Thursday, April 7, 2011

M5 Seeing Emily (A LS 5663 Review)

Wong, Joyce Lee. 2005. Seeing Emily. New York: Amulet Books. ISBN: 0-8109-5757-4.

     Sixteen year old Emily has always done what is expected of her. She works hard, stays out of trouble, and gets along well with her parents. After meeting a new guy at school, Emily decides that like her drawings and paintings, she would like to be a blank canvas, ready to be designed differently. However, when Nick tries to get her to become someone she isn’t, Emily becomes confused as to who she really is. A trip to her parents’ homeland of Taiwan, Emily finds out who she really is.

     The beauty of this novel is the metaphors. Emily’s poetry often compares her feelings to that of animals in a poignant way. “I imagined I was a cat, her eyes shining as she watches a goldfish/ that shimmers on the floor” (Wong 12). The imagery is detailed and moving. During the course of the story, Emily is working on a mural for her school. The mascot is a tiger, so many references are made to the tiger and its prey, paralleling Nick and Emily’s relationship and her own struggle to find herself. While the comparisons are clear, a teen reader would not feel overwhelmed with “lecturing” by the morale of the story. “Taking Flight” and the following poem “The Dance” cut to the heart of the matter: a tiger chasing a monkey and Nick forcing Emily to be someone she is not. These two poems could be a pair reading for high school students, comparing the poem about the animals to the one about a relationship that doesn’t feel right. Many students struggle with writing metaphors or similes without using clichés, and these two poems balance each other perfectly.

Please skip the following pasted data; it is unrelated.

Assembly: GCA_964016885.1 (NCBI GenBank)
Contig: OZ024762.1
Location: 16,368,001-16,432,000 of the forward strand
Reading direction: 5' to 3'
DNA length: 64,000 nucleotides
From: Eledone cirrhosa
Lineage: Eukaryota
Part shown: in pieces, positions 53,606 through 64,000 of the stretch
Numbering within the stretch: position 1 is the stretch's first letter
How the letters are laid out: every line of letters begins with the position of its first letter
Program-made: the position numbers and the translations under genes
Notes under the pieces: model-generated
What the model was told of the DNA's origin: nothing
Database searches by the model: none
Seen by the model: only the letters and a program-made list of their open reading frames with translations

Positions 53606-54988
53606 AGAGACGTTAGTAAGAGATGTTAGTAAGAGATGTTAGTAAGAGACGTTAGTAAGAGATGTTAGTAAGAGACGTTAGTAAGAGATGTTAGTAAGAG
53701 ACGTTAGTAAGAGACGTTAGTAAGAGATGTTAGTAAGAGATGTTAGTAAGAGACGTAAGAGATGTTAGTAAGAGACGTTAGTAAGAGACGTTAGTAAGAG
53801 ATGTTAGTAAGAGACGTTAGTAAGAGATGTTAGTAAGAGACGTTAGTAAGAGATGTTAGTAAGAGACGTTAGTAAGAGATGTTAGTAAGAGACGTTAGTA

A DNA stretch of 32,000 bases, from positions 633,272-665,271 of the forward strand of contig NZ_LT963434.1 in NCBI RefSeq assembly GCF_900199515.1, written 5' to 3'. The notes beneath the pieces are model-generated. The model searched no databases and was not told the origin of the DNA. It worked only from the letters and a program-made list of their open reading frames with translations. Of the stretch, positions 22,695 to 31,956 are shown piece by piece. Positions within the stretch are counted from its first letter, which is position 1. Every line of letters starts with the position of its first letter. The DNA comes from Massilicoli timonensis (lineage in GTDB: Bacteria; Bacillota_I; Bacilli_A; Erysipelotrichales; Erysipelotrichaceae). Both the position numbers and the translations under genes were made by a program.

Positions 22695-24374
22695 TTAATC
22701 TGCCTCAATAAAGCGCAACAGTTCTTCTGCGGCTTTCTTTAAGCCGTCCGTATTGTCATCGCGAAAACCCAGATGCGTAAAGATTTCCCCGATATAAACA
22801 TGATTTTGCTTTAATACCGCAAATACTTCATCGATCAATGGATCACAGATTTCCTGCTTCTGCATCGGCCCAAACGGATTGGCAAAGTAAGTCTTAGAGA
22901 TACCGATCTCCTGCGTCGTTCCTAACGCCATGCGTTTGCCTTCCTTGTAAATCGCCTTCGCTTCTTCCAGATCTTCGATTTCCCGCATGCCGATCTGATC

A part of “Taking Flight”

With a rustle of leaves

and a graceful leap

to another tree,

the monkey swings herself away,

disappearing into the green.

Even after she’s gone

her screams echo back

so raucous and wild

they startle

a flock of birds. (178)

     A part of “The Dance”

Even the blessedly hot

water shooting out

from the shower head,

beating down loud

against the glass walls,

couldn’t drown out

the words,

my geisha,


My geisha. (181)

     In addition to discussing the rich language, the topic of fitting in is always timely with teens. They struggle to find their place, and this book examines a Chinese American girl's road to self-discovery.

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